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THQN Brad

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  1. Vindobona, Noricum / Hafnia, Daniae, Novembris XVII., MMXXI: When in Rome, you want it to sound right. Logic Artists has worked together with composer Thomas Farnon, who created music for movies like The Dark Knight Rises, Hacksaw Ridge and Wonder Woman, TV-Shows like The Crown and Sherlock, and games like Assassin's Creed 3 and... Expeditions: Rome. Two orchestras with over 130 musicians and 6 soloists made the compositions come to life - Expeditions: Rome will feature over 75 minutes of music. Check out the teaser for Making the Music of Rome on YouTube: If you
  2. Vindobona, Noricum / Hafnia, Daniae, Novembris XVII., MMXXI: When in Rome, you want it to sound right. Logic Artists has worked together with composer Thomas Farnon, who created music for movies like The Dark Knight Rises, Hacksaw Ridge and Wonder Woman, TV-Shows like The Crown and Sherlock, and games like Assassin's Creed 3 and... Expeditions: Rome. Two orchestras with over 130 musicians and 6 soloists made the compositions come to life - Expeditions: Rome will feature over 75 minutes of music. Check out the teaser for Making the Music of Rome on YouTube: If you
  3. Hey Guys! Thomas here, the composer for Expeditions: Rome - I wanted to talk a little about the scoring of Rome, the process, the recording, and some cool and unique things we got to do with this score. We recently recorded the entire score, around 75 minutes so we’re all done, and I’m really looking forward to sharing it with you guys – I started writing the score in March 2020. It was clear from early conversations with Brad, Jonas and Justin that it’s a hugely complex and challenging game. The initial conversations to do with score were centred around finding the tone for the four distinct
  4. Hey Guys! Thomas here, the composer for Expeditions: Rome - I wanted to talk a little about the scoring of Rome, the process, the recording, and some cool and unique things we got to do with this score. We recently recorded the entire score, around 75 minutes so we’re all done, and I’m really looking forward to sharing it with you guys – I started writing the score in March 2020. It was clear from early conversations with Brad, Jonas and Justin that it’s a hugely complex and challenging game. The initial conversations to do with score were centred around finding the tone for the four distinct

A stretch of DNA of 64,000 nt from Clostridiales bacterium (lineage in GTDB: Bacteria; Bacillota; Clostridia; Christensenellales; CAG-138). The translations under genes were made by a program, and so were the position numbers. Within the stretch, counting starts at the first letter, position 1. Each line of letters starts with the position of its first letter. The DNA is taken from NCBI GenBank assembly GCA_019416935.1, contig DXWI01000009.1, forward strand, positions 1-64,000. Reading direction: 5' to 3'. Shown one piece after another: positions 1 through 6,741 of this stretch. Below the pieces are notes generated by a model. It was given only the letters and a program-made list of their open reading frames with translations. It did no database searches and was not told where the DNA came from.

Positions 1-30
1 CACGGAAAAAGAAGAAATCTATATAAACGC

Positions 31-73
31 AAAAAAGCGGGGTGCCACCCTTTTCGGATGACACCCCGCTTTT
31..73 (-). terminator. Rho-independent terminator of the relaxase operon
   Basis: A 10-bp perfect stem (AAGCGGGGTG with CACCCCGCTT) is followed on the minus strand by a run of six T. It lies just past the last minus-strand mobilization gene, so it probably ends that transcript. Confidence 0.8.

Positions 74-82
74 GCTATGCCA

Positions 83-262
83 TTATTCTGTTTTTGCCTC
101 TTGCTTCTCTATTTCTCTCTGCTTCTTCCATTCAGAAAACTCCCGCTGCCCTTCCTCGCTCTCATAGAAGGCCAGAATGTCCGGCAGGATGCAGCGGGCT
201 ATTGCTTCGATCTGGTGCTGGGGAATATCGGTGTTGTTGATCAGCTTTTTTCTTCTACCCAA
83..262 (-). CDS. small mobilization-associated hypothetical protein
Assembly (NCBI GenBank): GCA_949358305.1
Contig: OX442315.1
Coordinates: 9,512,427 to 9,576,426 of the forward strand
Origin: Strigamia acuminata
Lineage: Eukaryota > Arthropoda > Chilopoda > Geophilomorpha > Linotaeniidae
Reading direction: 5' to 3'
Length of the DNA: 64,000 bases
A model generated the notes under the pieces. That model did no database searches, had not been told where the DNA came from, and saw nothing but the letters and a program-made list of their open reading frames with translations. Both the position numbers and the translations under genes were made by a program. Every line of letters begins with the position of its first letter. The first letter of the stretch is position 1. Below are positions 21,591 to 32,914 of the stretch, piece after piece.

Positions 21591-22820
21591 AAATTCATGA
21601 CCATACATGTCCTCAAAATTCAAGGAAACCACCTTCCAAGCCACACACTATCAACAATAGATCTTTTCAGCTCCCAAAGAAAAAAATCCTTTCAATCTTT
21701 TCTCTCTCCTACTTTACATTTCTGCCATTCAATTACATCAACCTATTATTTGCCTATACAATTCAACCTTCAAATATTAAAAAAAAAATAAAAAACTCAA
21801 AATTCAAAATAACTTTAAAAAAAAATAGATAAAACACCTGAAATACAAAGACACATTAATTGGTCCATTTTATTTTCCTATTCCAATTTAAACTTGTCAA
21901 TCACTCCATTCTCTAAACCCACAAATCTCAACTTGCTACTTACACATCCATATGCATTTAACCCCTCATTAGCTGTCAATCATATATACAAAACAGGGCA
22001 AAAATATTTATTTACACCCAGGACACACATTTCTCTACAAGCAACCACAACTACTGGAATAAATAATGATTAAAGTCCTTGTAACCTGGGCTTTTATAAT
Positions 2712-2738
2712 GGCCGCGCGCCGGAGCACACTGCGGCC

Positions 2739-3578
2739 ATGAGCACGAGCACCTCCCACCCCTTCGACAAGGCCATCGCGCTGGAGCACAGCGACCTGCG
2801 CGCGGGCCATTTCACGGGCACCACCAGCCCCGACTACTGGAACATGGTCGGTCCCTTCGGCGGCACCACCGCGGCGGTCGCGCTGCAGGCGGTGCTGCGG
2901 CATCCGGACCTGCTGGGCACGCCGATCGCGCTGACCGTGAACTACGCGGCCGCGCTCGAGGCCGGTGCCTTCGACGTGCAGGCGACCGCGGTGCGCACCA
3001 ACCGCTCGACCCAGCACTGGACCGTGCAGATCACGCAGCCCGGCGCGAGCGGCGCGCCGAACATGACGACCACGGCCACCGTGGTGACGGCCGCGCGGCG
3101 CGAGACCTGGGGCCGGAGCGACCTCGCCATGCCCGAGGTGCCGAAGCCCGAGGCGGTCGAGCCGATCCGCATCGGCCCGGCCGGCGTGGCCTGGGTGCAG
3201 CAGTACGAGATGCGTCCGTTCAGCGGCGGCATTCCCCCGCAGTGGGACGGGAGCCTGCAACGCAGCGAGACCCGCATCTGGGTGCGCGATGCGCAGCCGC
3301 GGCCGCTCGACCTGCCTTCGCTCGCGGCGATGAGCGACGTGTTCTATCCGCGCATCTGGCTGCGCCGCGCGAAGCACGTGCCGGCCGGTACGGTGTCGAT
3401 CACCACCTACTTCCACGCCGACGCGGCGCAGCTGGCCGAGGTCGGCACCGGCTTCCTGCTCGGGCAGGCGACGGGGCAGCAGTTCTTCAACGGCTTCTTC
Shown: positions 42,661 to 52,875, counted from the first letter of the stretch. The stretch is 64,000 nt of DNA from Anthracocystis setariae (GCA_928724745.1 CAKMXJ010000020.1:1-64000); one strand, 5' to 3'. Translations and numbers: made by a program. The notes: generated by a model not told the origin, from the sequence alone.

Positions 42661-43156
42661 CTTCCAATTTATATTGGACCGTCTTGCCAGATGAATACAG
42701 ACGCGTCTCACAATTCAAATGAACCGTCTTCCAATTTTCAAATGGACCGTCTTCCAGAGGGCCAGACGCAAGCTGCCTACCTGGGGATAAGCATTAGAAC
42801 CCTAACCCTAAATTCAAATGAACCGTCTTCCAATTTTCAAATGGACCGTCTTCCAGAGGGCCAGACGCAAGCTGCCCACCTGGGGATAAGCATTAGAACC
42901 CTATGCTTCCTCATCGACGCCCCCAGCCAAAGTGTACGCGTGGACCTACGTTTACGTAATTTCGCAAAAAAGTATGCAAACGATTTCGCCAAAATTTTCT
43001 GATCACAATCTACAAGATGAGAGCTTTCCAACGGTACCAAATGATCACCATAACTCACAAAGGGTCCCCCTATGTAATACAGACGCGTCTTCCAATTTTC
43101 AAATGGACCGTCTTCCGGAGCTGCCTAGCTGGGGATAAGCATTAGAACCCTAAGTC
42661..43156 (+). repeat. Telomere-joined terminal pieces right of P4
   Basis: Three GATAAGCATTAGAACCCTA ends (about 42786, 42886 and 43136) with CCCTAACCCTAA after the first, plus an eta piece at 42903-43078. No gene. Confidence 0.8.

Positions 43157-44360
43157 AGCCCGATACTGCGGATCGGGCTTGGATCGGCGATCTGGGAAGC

5. Ave, and welcome to our ninth DevDiary. If you were expecting something spooky, you’re in the wrong place: Ancient Rome obviously did not observe All Hallows Eve. Come back on December 17 for the Saturnalia. Lately our DevDiaries have been delving into very concrete and specific game systems, with diaries discussing character progression and the specifics of the crafting mechanics. Today we’re going to take a step back from all that and look at a more high-level aspect of our game design: how we strive to support multiple play styles. Different play styles have always been an important part
  6. Ave, and welcome to our ninth DevDiary. If you were expecting something spooky, you’re in the wrong place: Ancient Rome obviously did not observe All Hallows Eve. Come back on December 17 for the Saturnalia. Lately our DevDiaries have been delving into very concrete and specific game systems, with diaries discussing character progression and the specifics of the crafting mechanics. Today we’re going to take a step back from all that and look at a more high-level aspect of our game design: how we strive to support multiple play styles. Different play styles have always been an important part
  7. Ave! You have discovered our eighth DevDiary. Last time, we went over all the character progression systems in the game, including how the loot system works – but there was one part of that we didn’t have time to touch on: Crafting. In roleplaying games, there are typically three ways to acquire new equipment: you can loot it off dead enemies, from treasure chests etc., or you can purchase it from a shop with your hard-earned gold, or you can roll up your sleeves and craft it yourself. Each method serves a slightly different purpose: loot drops are rewards for combat or exploration but are ty